Last year was the first time I actually decided to make a list of my top albums, EPs, music videos, concerts, and so on. The process was oddly stressful, but rewarding. As expected, this year was equally difficult, but for a different reason: big names weren’t dropping their records in the last three months as usual, and almost all of the “big comebacks” weren’t as “big” as we’d hoped. Basically 2013 was a year of “big,” or so we were promised.
If it weren’t for the following artists working diligently to write, record, and organize these albums, who knows what colors this year would have lost without the shades they brought to the table. In January I had my fingers crossed for some decent grunge garage, lengthy ballads, and songs too experimental to explain with ease. Somehow they appeared, and most times it took a while to see it. It’s only now that I’ve realized just how “big” 2013 was – and how sneakily it went about revealing itself over the course of the year.
Top Ten Albums
10. Thee Oh Sees – Floating Coffin
Some days you want your headphones to be filled with nothing but grit and dirt – that’s when you put on Thee Oh Sees. While their music is meant to be experienced live, the trio makes sure little is lost in the studio versions, where oil is splattered on the walls and they laugh as you’re swallowed by a pit of tar. Don’t worry; it’s fun, I promise.
Best tracks: “Toe Cutter – Thumb Buster,” “Floating Coffin,” “Tunnel Time”
9. Buke and Gase – General Dome
Make an instrument and then play several simultaneously if you want to win my heart. Brooklyn duo Buke and Gase—named after their homemade creations: bass + ukulele and guitar + bass—have returned with their second LP, and it’s full of innovative, experimental folk twists that catch you off guard with a wink. It’s no Riposte, but it’s still damn good.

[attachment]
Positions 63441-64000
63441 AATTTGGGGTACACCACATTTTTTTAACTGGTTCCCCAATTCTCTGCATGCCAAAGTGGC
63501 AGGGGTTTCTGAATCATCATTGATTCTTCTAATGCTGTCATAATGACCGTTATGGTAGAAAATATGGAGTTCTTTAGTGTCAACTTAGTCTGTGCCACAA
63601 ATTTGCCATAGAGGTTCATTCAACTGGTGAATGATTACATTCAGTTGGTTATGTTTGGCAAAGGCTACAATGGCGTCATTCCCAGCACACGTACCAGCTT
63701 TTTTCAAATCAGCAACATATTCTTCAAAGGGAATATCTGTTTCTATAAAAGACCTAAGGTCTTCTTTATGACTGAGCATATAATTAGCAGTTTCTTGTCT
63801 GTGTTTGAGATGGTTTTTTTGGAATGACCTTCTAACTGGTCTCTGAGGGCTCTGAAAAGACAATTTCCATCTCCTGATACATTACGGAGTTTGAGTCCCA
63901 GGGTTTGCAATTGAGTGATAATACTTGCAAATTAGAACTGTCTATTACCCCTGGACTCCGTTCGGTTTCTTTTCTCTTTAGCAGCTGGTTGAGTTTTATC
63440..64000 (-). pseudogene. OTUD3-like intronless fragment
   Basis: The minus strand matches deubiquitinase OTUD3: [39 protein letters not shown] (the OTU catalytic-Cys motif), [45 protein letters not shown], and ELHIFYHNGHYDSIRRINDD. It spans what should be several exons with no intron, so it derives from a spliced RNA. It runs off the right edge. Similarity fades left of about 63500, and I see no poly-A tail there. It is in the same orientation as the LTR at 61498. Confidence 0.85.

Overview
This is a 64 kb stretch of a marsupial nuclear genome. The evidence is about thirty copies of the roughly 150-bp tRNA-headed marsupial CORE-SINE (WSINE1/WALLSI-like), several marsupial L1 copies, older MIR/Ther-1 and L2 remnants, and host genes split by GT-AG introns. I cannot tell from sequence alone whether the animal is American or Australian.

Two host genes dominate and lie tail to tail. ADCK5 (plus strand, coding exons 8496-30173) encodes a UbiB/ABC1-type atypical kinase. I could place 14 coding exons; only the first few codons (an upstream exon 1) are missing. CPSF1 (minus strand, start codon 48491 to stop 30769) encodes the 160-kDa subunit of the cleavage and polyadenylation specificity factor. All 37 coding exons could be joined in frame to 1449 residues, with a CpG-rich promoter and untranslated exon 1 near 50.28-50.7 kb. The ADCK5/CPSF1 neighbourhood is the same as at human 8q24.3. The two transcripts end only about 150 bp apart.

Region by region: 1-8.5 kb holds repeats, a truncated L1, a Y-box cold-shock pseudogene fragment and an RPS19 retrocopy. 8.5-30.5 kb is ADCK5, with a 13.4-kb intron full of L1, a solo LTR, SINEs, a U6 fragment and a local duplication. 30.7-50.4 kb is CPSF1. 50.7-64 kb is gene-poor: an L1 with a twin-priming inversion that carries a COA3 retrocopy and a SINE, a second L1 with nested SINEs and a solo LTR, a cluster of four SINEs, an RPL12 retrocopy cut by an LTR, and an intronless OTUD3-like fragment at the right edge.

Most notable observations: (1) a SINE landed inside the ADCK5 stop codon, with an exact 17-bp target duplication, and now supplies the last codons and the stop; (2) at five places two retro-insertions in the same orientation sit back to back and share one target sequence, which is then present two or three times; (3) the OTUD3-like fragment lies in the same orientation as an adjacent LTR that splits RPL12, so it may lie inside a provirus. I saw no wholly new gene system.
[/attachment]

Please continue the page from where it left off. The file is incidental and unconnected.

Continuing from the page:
Best tracks: “Houdini Crush,” “Hiccup,” “Cyclopean”
8. Earl Sweatshirt – Doris
Don’t tell anyone, but I used to only listen to Odd Future for Earl. There’s something about that deep voice, spitting out words I don’t even think I knew when I was 16, that’s calming as hell. A solo album does him well, and he’s big enough now to know that his army of Odd Future figurines are there to embellish, not polish off, tracks he’s already perfected by himself.
Best tracks: “Chum,” “Sunday,” “Hive”
7. Deerhunter – Monomania
Monomania starts with a lazy, burp-like drawl, the sound of frontman Bradford Cox getting out of bed, but it isn’t clear if he’s left his dream on the pillowcase. The album as a whole dips into shoegaze, noise rock, and psychedelic alleyways, but Cox’s distant vocals guide the listener through it all before revealing that we’ve been asleep the whole time.
Best tracks: “T.H.M.,” “Sleepwalking,” “Monomania”
6. The Knife – Shaking the Habitual
A bonfire burns at the center of Shaking the Habitual, and duo Karin Dreijer Andersson and Olof Dreijer circle around telling an hour and a half long story to those gathered with open ears. Inevitable tribal beats and eerie electronic industrial sounds permeate most of it, but the nonstop pulse present throughout explains why it’s been seven years since their last album — and why this was worth the wait.
Best tracks: “A Tooth for an Eye,” “Raging Lung,” “A Cherry on Top”
5. Atoms For Peace – AMOK